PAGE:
• Targeting Kaposi's Sarcoma-Associated Herpesvirus ORF21 Tyrosine Kinase and Viral Lytic Reactivation by Tyrosine Kinase Inhibitors Approved for Clinical Use

      Beauclair, Guillaume; Naimo, Eleonora; Dubich, Tatyana; Rückert, Jessica; Koch, Sandra; Dhingra, Akshay; Wirth, Dagmar; Schulz, Thomas F; HZI,Helmholtz-Zentrum für Infektionsforschung GmbH, Inhoffenstr. 7,38124 Braunschweig, Germany. (American Society for Microbiology (ASM), 2019-12-11)
      Kaposi's Sarcoma-associated herpesvirus (KSHV) is the cause of three human malignancies, Kaposi's Sarcoma, Primary Effusion Lymphoma and the plasma cell variant of Multicentric Castleman's Disease. Previous research has shown that several cellular tyrosine kinases play crucial roles during several steps in the virus replication cycle. Two KSHV proteins also have protein kinase function: open reading frame (ORF) 36 encodes a serin-threonine kinase, while ORF21 encodes a thymidine kinase (TK), which has recently been found to be an efficient tyrosine kinase. In this study, we explore the role of the ORF21 tyrosine kinase function in KSHV lytic replication. By generating a recombinant KSHV mutant with an enzymatically inactive ORF21 protein we show that the tyrosine kinase function of ORF21/TK is not required for the progression of the lytic replication in tissue culture, but that it is essential for the phosphorylation and activation to toxic moieties of the antiviral drugs zidovudine and brivudine. In addition, we identify several tyrosine kinase inhibitors, already in clinical use against human malignancies, which potently inhibit not only ORF21 TK kinase function, but also viral lytic reactivation and the development of KSHV-infected endothelial tumors in mice. As they target both cellular tyrosine kinases and a viral kinase, some of these compounds might find a use in the treatment of KSHV-associated malignancies.Importance: Our findings address the role of KSHV ORF21 as a tyrosine kinase during lytic replication and the activation of prodrugs in KSHV-infected cells. We also show the potential of selected clinically approved tyrosine kinase inhibitors to inhibit KSHV TK, KSHV lytic replication, infectious virions release and the development of an endothelial tumor. Since they target both cellular tyrosine kinases supporting productive viral replication and a viral kinase, these drugs, which are already approved for clinical use, may be suitable for repurposing for the treatment of KSHV-related tumors in AIDS patients or transplant recipients.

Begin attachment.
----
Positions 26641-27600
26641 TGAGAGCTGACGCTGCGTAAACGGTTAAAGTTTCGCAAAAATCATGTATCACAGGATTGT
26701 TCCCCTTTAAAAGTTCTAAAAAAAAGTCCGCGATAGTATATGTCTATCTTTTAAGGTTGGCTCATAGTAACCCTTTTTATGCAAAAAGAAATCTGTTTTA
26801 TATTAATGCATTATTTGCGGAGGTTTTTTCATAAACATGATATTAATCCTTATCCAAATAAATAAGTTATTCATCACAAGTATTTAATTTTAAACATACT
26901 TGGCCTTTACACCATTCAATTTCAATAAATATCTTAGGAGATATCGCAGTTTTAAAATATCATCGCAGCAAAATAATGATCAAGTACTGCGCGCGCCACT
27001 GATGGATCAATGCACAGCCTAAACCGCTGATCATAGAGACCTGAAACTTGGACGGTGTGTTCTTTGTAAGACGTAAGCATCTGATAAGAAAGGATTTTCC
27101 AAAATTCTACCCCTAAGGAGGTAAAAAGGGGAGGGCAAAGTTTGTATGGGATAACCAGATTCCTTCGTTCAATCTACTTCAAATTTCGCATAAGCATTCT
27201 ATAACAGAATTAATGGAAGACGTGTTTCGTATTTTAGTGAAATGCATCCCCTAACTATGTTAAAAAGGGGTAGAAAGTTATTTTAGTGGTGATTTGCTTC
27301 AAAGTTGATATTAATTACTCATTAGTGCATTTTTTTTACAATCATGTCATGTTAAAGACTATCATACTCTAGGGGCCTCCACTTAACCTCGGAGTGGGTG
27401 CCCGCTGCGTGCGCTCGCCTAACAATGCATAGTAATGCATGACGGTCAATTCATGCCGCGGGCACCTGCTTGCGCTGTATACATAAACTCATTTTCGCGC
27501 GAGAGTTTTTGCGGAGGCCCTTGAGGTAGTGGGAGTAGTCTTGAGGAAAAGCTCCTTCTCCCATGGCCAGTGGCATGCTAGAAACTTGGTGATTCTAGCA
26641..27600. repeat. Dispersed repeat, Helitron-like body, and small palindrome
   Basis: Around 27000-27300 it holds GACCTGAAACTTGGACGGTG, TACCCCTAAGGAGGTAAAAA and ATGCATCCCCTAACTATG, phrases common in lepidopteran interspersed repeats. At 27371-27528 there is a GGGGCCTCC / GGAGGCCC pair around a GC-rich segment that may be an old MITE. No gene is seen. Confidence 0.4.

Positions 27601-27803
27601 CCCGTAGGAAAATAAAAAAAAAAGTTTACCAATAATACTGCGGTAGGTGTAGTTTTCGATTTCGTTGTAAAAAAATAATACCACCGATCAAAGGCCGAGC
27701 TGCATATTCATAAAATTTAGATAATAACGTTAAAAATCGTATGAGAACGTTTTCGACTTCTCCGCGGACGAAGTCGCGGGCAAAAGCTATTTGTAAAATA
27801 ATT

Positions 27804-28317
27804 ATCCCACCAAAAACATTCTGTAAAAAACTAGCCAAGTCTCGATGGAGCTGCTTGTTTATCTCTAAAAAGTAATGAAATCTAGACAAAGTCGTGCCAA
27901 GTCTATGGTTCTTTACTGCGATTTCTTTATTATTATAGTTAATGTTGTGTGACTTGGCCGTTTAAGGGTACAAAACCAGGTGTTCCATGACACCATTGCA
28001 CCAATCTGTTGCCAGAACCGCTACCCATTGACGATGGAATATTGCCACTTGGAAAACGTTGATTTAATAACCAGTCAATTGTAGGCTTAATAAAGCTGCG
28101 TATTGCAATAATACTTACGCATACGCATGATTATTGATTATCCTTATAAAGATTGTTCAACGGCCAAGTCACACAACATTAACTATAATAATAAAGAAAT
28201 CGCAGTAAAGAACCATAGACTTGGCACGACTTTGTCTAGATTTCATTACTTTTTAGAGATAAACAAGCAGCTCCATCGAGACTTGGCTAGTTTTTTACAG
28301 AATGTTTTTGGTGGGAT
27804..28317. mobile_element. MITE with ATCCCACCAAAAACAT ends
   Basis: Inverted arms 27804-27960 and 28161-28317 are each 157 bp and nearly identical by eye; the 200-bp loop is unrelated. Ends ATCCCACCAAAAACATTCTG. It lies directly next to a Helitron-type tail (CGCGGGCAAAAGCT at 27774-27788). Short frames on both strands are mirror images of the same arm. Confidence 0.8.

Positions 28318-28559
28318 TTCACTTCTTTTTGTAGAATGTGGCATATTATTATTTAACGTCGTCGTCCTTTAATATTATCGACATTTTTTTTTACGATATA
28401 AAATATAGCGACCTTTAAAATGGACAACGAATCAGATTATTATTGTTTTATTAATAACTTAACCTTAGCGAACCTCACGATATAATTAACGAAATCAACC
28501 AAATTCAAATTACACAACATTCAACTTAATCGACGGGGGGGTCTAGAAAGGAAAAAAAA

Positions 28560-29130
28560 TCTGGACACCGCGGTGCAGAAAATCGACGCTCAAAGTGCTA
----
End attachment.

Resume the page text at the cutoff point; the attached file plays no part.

• TLR9-Mediated Conditioning of Liver Environment Is Essential for Successful Intrahepatic Immunotherapy and Effective Memory Recall.

      Cebula, Marcin; Riehn, Mathias; Hillebrand, Upneet; Kratzer, Ramona F; Kreppel, Florian; Koutsoumpli, Georgia; Daemen, Toos; Hauser, Hansjoerg; Wirth, Dagmar; Helmholtz -Zentrum für Infektionsforschung GmbH. Inhoffenstr. 7, 38124 Braunschweig, Germany. (2017-07-14)
      Immune defense against hepatotropic viruses such as hepatitis B (HBV) and hepatitis C (HCV) poses a major challenge for therapeutic approaches. Intrahepatic cytotoxic CD8 T cells that are crucial for an immune response against these viruses often become exhausted resulting in chronic infection. We elucidated the T cell response upon therapeutic vaccination in inducible transgenic mouse models in which variable percentages of antigen-expressing hepatocytes can be adjusted, providing mosaic antigen distribution and reflecting the varying viral antigen loads observed in patients. Vaccination-induced endogenous CD8 T cells could eliminate low antigen loads in liver but were functionally impaired if confronted with elevated antigen loads. Strikingly, only by conditioning the liver environment with TLR9 ligand prior and early after peripheral vaccination, successful immunization against high intrahepatic antigen density with its elimination was achieved. Moreover, TLR9 immunomodulation was also indispensable for functional memory recall after high frequency antigen challenge. Together, the results indicate that TLR9-mediated conditioning of liver environment during therapeutic vaccination or antigen reoccurrence is crucial for an efficacious intrahepatic T cell response.
    • Towards rational engineering of cells: Recombinant gene expression in defined chromosomal loci

      Nehlsen, Kristina; da Gama-Norton, Leonor; Schucht, Roland; Hauser, Hansjörg; Wirth, Dagmar (2011-11-22)
    • Toxin-antitoxin based transgene expression in mammalian cells.

      Nehlsen, K; Herrmann, S; Zauers, J; Hauser, Hansjoerg; Wirth, D; Helmholtz Centre for Infection Research, Braunschweig, Germany. (2010-03)